After Sadler Leak, Daily Comms Meeting Scrapped, WH Mulls Shrinking Comms Team

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After a junior White House aide’s morbid comments about Sen. John McCain (R-AZ) were leaked to the press two weeks ago, the White House has reportedly replaced its daily communications meetings with something smaller and is mulling shrinking the size of the communications teams, according to reports from The New York Times and CNN.

According to several former and current West Wing aides who spoke with the Times, Trump has become increasing vexed with his communications team in recent months and has complained that he has “the biggest team, and yet gets ‘the worst press.'”

That frustration came to a head when it was leaked that White House special assistant Kelly Sadler, who works on the communications team, mocked McCain for “dying.” The divulgence prompted officials to reduce the number of staff who attend daily communications meetings and further sowed suspicion and distrust within the White House, according to the Times.

The reduction in staff at communications meetings was one of several precautionary measures taken to combat President Donald Trump’s feeling of being undermined by his staff, according to a senior official who spoke with the Times. White House staff are not allowed to bring their personal cellphones into the West Wing and hall monitors have begun scanning the hallways and offices for prohibited phones.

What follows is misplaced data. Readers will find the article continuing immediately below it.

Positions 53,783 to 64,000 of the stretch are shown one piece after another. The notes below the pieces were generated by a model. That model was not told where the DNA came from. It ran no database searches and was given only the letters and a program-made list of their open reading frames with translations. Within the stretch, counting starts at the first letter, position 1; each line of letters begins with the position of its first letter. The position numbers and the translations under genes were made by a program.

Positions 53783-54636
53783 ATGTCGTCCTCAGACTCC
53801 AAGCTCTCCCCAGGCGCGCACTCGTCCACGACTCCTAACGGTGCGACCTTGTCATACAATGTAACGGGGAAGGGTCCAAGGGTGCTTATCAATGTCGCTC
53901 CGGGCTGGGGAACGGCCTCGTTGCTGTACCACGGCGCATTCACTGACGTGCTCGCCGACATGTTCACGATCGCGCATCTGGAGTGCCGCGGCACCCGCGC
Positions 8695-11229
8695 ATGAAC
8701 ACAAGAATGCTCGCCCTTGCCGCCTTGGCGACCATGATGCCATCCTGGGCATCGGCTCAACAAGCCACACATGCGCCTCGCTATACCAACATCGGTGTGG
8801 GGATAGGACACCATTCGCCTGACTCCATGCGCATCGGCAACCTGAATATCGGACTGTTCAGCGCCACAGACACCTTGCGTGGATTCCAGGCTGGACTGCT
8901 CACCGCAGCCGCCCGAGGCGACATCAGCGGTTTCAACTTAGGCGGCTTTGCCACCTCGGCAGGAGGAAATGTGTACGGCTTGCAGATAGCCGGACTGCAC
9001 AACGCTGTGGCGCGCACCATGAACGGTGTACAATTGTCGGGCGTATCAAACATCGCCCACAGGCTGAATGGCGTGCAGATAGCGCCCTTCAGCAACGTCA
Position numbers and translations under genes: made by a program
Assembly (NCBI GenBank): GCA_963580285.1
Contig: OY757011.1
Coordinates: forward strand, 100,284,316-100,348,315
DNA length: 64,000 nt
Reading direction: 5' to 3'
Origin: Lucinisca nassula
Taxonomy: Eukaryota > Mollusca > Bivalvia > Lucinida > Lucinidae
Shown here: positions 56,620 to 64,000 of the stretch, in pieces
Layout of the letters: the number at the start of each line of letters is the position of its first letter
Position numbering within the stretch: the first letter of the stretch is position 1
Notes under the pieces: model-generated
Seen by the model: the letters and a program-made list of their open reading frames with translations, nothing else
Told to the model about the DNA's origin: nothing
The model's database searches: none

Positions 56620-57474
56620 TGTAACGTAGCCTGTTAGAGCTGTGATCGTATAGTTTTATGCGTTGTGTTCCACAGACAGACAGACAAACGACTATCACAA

In one recent incident, officials clamped down on staffers after it was revealed that an aide was recording his conversations with Trump to impress friends, several people familiar with the incident told the Times.

According to two officials with knowledge of the matter who spoke with CNN, the plans to reduce the size of the communications team should happen in coming weeks. Staffers won’t be fired outright, but rather pushed out slowly or reassigned to other departments, CNN reported. The move was prompted by the Sadler leak and the objective is to reduce the number of leaks coming from the communications team and restructure the press shop.

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